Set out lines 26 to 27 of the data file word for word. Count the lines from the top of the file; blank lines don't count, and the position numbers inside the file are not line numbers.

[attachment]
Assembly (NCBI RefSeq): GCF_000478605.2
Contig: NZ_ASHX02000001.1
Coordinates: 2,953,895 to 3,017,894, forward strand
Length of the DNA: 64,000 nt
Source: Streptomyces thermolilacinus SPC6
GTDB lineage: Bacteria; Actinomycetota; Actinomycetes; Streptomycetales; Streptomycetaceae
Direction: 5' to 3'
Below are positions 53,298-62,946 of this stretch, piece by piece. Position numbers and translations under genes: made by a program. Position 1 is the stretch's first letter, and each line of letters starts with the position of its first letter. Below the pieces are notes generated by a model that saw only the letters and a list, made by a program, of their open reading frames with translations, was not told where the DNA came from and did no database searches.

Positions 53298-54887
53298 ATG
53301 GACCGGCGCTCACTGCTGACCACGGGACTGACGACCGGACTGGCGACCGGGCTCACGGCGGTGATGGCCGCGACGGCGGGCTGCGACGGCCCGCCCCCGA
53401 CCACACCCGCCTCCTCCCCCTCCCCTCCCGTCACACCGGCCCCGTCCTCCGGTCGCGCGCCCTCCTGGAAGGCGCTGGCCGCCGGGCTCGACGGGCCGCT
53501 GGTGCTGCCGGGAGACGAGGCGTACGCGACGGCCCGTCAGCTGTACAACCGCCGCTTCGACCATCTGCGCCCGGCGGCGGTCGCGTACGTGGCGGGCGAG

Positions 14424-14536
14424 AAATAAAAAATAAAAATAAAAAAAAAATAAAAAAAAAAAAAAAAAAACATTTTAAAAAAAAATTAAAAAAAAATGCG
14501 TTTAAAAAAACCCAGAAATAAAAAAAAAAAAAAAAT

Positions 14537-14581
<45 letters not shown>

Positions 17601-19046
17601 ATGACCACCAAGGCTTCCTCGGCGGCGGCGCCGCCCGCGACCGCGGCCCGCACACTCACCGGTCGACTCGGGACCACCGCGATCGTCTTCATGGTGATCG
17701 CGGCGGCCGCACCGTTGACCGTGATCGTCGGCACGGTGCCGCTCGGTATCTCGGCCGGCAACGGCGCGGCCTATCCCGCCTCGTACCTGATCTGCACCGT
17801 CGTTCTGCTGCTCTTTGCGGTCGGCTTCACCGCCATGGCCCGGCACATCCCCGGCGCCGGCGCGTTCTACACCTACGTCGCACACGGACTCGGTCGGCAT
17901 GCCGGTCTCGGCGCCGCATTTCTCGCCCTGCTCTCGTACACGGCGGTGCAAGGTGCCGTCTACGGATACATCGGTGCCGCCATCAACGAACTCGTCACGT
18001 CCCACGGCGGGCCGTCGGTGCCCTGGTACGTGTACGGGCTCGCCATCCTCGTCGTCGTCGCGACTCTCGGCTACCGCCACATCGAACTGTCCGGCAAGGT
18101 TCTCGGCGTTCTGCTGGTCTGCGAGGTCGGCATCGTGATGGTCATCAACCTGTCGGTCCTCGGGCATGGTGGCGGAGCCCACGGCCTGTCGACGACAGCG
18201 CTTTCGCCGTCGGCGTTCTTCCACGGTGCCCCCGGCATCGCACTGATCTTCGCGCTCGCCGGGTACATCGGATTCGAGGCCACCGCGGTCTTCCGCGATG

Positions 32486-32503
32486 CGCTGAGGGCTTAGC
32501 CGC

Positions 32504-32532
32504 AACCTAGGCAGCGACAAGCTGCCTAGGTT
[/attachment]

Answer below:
18201 CTTTCGCCGTCGGCGTTCTTCCACGGTGCCCCCGGCATCGCACTGATCTTCGCGCTCGCCGGGTACATCGGATTCGAGGCCACCGCGGTCTTCCGCGATG

Positions 32486-32503